This may be the point at which some of you ask “Is a relaxed style even leadership? And why would you pick it?” Yes, it is still leadership. Firstly, these styles work on a continuum so while members may be largely autonomous major decisions might be made by group consensus or the leader. Secondly, you can be a leader without telling people what to do – being a role model can be effective leadership. Because the leader isn’t busy micromanaging everyone, things can get done faster and often more creatively than in the other styles. Relaxed leadership is suited for when you have an experienced team that knows what they are doing and can be trusted to get the job done. It is not suited for a team with low motivation and poor understanding of requirements, unless you want them to struggle as a learning experience. Even then, caution is recommended.

Democratic leadership is what many people think of first and are comfortable with; I know it’s my favourite. It encourages emotional investment by having everyone contribute to discussions and collaboration can produce great ideas as everyone’s experiences and strengths combine. It is also usually seen as fair; however, resentment may build if people feel that their ideas aren’t being listened to and/or they are being dismissed. A weakness of this style is that it can involve back and forth discussions and votes that seem to drag on forever – which is especially likely if the group is large and there is any pre-existing antagonism between members. This style works best with small, diverse groups. If you need to work with a large group, strongly consider breaking it up into smaller ones ASAP.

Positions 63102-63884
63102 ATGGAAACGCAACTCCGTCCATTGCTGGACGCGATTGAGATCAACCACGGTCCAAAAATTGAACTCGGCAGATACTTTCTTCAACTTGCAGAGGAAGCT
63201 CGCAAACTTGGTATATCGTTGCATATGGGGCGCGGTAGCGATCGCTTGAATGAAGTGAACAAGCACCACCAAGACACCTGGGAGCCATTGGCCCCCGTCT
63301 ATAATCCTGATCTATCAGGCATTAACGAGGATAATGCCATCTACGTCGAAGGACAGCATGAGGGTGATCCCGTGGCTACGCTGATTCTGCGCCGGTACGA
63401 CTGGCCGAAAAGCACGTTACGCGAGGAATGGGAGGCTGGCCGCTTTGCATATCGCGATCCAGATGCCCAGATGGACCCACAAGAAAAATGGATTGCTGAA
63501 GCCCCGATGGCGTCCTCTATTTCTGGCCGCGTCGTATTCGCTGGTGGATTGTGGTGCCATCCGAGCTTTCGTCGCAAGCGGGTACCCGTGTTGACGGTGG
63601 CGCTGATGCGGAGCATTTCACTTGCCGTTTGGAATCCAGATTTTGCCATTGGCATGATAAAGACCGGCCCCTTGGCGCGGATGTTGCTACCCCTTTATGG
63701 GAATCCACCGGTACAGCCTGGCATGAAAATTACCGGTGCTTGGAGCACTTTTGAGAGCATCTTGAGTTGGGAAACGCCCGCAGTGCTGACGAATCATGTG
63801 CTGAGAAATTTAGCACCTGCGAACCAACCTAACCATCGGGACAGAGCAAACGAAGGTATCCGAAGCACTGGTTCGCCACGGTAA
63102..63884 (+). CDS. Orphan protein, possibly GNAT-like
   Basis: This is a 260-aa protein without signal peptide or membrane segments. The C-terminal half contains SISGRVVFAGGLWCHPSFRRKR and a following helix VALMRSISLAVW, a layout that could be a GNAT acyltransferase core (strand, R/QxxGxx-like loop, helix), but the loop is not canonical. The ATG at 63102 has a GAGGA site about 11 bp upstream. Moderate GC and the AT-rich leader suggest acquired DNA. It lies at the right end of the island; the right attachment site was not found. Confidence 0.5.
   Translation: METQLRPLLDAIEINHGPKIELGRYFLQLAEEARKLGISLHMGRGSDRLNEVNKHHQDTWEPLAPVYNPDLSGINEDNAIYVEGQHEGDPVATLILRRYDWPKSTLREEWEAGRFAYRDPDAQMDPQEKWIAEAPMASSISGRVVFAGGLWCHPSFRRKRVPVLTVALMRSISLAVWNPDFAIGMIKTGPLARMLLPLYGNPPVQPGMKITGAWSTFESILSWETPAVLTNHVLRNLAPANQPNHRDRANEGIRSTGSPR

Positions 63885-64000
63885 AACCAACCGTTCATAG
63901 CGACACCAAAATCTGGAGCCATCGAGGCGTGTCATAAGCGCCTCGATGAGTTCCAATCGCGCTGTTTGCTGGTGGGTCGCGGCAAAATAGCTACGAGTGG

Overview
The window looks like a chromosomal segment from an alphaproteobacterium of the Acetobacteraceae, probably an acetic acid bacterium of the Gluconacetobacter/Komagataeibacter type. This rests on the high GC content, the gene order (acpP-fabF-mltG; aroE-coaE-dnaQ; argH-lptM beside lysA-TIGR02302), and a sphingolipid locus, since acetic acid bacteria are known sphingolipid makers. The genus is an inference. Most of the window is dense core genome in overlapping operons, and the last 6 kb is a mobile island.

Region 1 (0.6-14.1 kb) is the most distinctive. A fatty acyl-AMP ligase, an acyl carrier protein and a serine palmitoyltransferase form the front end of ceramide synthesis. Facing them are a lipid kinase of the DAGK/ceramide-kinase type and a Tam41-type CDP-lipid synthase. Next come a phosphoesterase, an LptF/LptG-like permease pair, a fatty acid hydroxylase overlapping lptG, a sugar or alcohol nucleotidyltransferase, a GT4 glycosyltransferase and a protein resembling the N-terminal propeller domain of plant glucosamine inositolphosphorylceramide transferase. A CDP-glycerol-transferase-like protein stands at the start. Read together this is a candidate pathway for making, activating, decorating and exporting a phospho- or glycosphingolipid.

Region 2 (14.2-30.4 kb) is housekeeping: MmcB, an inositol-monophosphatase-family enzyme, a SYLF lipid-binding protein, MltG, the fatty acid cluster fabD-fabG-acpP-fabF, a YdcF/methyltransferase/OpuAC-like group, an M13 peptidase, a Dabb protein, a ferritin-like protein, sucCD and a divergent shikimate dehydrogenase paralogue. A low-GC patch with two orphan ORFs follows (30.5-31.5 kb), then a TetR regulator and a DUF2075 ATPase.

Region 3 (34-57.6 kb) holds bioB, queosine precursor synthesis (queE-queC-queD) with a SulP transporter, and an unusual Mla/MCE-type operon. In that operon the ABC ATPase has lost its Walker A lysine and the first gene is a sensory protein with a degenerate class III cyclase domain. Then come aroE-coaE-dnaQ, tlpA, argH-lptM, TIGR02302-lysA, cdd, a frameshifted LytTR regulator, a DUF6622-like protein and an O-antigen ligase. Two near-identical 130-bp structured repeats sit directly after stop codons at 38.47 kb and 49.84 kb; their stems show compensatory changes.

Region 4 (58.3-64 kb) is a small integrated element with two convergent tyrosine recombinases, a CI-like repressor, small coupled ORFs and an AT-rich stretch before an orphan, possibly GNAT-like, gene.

Authoritative leadership may be criticised for the lack of group input and/or being overbearing. However, there are situations in which it is clearly the best choice. For example, if someone breaks their arm it might not be the best idea to call for a group meeting or let everyone run around in a panic. In that case, giving clear instructions such as “call the ambulance” or “run and get the first aider” will lead to the best outcome. This shows some of the strengths of authoritative leadership - it is highly time efficient and can inspire faith by displaying confidence. This style works best when there is time pressure, and/or the leader is already respected by the group. If team members do not respect the leader and do not understand why this style has been used, they may rebel against it and sharply reduce the leader’s effectiveness. This becomes increasingly likely the longer that the style is used.

As I hope has become apparent, they key to these styles is to adapt and choose them based on the group and the situation that the group is in. Consciously think about which one is being used and why - will it truly lead to the best outcome?
The best way to build up strength in these areas is to find yourself in diverse situations and practice.